Join the militia!
Ok, who's ever had the daydream of centering the sights of a military sniper rifle on the head of a particular person? Your boss? Your brother-in-law? If you answered yes and have a basement full of military weapons please move to Montana and away from me! But if you answered yes and wish to stay out of prison, have I got a game for you.
Delta Force 2 lets you play out all your military fantasies. In this First Person Shooter-type game you are a member of the elite Delta Force. Your mission is to take down the bad guys no matter what. No negotiations, no limits on lethal force, no pussy footing around. When a target appears, you take it down using every means available to you.
As such, the missions within the game are fairly straightforward and boil down to the essential order: Kill 'em all! The methods by which do this are realistic and devastating. From the puny .45 to the SAW to the awesome .50 cal sniper rifle, your personal weapons are fearsome and realistic. While you can take the top of someone's head off with the .50 at 1000 meters (or through the wall of a tent), the .45 is good for only scooting around corners at close range. As for some of the more non-personal weapons, you've got grenades, LAW's, demolition packs, claymore mines, and a Laser designator for calling down precision-guided munitions on hard targets. All told, the weapons lend themselves to a rich environment that doesn't distract from gameplay at all. I have used my .50 to pop an enemy soldier 500 meters away hunkering down behind an APC by hitting his shin from under the fender. Fun!
The campaign missions are fun to play if a bit farfetched at times, in a Tom Clancy sort of way. In one case my commandos met with a Russian Ballistic Missile sub for extraction from Antarctica. I have trouble believing that the Russians would task a SSBN to pick up some cowboys from America. On the other hand, paraglide insertions, underwater approaches, and pungi stake booby traps more than make up for the occasional incongruity.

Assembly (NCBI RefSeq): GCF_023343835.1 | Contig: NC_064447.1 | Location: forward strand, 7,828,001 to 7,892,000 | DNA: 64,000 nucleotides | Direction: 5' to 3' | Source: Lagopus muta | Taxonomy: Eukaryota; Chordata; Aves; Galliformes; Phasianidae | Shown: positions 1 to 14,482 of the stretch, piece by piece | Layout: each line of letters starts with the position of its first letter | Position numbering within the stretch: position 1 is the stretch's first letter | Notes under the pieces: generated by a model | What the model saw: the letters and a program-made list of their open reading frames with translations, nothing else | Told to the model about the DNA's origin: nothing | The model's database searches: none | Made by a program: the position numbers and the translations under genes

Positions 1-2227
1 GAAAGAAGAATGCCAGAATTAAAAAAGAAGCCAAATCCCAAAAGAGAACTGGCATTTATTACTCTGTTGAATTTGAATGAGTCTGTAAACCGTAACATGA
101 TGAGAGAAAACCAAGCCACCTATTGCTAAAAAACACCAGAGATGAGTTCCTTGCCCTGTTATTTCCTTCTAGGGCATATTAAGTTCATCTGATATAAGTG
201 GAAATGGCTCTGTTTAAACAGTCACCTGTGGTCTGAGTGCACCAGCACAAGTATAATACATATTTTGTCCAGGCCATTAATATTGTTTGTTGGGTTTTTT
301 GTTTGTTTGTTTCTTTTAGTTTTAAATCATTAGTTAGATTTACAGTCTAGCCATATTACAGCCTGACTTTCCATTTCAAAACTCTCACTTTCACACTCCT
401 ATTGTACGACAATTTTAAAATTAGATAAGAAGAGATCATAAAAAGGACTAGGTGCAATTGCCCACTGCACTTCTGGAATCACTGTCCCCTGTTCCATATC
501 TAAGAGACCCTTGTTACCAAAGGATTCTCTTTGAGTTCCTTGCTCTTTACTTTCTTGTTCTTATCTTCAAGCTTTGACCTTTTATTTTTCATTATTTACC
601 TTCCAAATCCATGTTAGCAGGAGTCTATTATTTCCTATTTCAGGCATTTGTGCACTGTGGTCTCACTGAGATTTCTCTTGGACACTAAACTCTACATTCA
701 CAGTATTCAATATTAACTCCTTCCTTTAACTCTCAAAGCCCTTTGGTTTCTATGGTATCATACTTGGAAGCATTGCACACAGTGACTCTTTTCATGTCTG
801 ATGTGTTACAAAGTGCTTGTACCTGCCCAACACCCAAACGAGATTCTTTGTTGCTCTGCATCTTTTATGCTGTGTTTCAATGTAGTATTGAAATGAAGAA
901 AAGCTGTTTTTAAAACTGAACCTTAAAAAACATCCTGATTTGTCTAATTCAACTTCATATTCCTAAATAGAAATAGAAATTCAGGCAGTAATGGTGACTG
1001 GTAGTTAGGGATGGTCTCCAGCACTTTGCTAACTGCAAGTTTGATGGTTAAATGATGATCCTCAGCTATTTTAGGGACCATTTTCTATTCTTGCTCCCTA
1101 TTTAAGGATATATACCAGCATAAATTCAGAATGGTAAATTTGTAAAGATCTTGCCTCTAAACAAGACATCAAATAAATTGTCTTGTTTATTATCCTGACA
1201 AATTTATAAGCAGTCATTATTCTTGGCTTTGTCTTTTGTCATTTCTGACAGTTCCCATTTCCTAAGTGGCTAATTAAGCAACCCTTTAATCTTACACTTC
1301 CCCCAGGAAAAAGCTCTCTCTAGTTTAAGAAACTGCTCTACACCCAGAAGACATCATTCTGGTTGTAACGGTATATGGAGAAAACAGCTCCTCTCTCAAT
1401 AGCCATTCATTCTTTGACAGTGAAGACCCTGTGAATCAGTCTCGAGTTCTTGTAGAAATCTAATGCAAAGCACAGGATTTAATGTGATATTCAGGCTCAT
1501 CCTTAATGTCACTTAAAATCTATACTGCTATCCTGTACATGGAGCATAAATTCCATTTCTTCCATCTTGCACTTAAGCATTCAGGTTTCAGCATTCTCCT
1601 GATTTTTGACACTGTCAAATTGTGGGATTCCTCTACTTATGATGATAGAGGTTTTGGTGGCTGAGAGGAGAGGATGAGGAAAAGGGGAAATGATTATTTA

The missions themselves are rather ingeniously designed. You are a part of a team of commandos, but instead of attempting to code in a detailed AI or command interface for you to control your teammates, your character is given the 'point' position and your fellows are tasked to give you cover and provide a diversion to mask your activities. You hit waypoints that correspond to your mission orders and that will trigger their actions. Some people will cry foul, but it is perfect military logic.
This is where my major complaint of the game comes in, though. You can choose your personal weapons and equipment, but your teammates stuff is hardcoded into the script and even worse, a bug in the game prevents you from seeing what tools of mayhem they are carrying.
The other complaint that I have is that the enemy AI is pretty weak and sporadic. There were times that I would kill one guy on peripheral guard duty and the entire base would wake up and be on alert for me, but other times I could shoot a guy standing next to 3 others and they wouldn't react when their buddy went down in a spray of blood. Maybe they owed him money of something.
The biggest stretch of unreality that is pervasive during the game (or it might be some super-secret delta force toy) is that you can see every enemy on the mini-map at all times, as long as one of your team can see them.
On the other hand, in what I hope will become standard for all such games, DF2 comes with a headset/microphone combination to facilitate two-way communication with other players during multi-player games accessible through NovaLogic's web site. This works surprisingly well, and allows you to quickly coordinate actions with your teammates. Goddamn if it isn't fun quietly surrounding the enemy, counting down from 3, then massacring them in a crossfire barrage.
Now if you'll excuse me, I need to book a flight to Montana.